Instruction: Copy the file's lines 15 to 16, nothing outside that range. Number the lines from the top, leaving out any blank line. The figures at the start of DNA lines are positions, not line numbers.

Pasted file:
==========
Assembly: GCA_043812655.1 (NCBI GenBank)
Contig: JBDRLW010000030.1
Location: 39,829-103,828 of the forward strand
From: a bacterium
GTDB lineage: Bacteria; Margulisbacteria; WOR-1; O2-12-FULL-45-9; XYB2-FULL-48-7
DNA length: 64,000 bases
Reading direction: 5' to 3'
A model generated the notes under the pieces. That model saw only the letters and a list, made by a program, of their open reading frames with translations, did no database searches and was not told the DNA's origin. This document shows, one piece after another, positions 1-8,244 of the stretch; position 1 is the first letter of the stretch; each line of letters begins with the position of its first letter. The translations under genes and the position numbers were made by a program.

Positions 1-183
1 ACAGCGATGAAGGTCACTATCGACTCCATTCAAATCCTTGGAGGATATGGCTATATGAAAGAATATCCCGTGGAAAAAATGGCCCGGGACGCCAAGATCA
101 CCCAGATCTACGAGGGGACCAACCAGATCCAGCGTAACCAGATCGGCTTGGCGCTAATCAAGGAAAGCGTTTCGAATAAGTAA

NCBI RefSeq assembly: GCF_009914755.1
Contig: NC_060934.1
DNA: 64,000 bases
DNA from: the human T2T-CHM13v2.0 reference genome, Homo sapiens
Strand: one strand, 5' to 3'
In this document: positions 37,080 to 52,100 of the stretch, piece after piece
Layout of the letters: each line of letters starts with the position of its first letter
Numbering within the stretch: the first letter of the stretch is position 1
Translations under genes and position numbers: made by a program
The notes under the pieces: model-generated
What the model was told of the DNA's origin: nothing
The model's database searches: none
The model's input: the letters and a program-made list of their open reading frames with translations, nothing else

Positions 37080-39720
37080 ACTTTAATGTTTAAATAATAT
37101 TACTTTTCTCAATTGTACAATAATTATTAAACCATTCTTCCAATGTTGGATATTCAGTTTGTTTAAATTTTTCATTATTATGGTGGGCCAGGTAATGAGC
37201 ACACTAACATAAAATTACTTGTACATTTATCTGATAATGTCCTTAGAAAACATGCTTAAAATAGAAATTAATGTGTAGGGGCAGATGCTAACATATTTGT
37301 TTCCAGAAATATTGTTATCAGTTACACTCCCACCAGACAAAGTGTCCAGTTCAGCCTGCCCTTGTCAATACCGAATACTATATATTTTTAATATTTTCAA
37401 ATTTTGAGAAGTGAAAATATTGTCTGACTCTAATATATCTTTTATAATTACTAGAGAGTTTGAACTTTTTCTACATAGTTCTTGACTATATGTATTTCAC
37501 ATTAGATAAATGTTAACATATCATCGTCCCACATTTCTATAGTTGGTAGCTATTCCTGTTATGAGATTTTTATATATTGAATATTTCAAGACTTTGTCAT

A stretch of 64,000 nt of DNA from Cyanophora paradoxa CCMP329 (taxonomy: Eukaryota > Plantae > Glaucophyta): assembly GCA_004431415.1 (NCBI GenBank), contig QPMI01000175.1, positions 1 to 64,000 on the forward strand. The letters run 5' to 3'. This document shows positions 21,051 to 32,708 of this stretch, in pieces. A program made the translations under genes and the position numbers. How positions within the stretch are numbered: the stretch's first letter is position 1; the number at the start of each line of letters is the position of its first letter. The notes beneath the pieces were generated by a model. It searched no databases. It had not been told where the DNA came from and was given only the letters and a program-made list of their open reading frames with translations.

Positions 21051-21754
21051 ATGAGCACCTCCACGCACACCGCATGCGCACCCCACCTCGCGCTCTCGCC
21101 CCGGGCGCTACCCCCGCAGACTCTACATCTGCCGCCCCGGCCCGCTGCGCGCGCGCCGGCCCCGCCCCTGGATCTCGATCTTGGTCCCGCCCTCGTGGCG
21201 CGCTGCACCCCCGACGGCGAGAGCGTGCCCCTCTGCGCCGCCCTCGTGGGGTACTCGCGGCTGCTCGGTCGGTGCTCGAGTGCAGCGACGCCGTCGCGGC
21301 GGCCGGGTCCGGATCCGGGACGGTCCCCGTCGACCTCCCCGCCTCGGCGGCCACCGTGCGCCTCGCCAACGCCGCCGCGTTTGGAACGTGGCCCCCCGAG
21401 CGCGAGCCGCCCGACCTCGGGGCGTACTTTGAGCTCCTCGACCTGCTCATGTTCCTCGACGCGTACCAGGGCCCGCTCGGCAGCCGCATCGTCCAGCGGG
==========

DNA from: the human T2T-CHM13v2.0 reference genome, Homo sapiens
Strand: one strand, 5' to 3'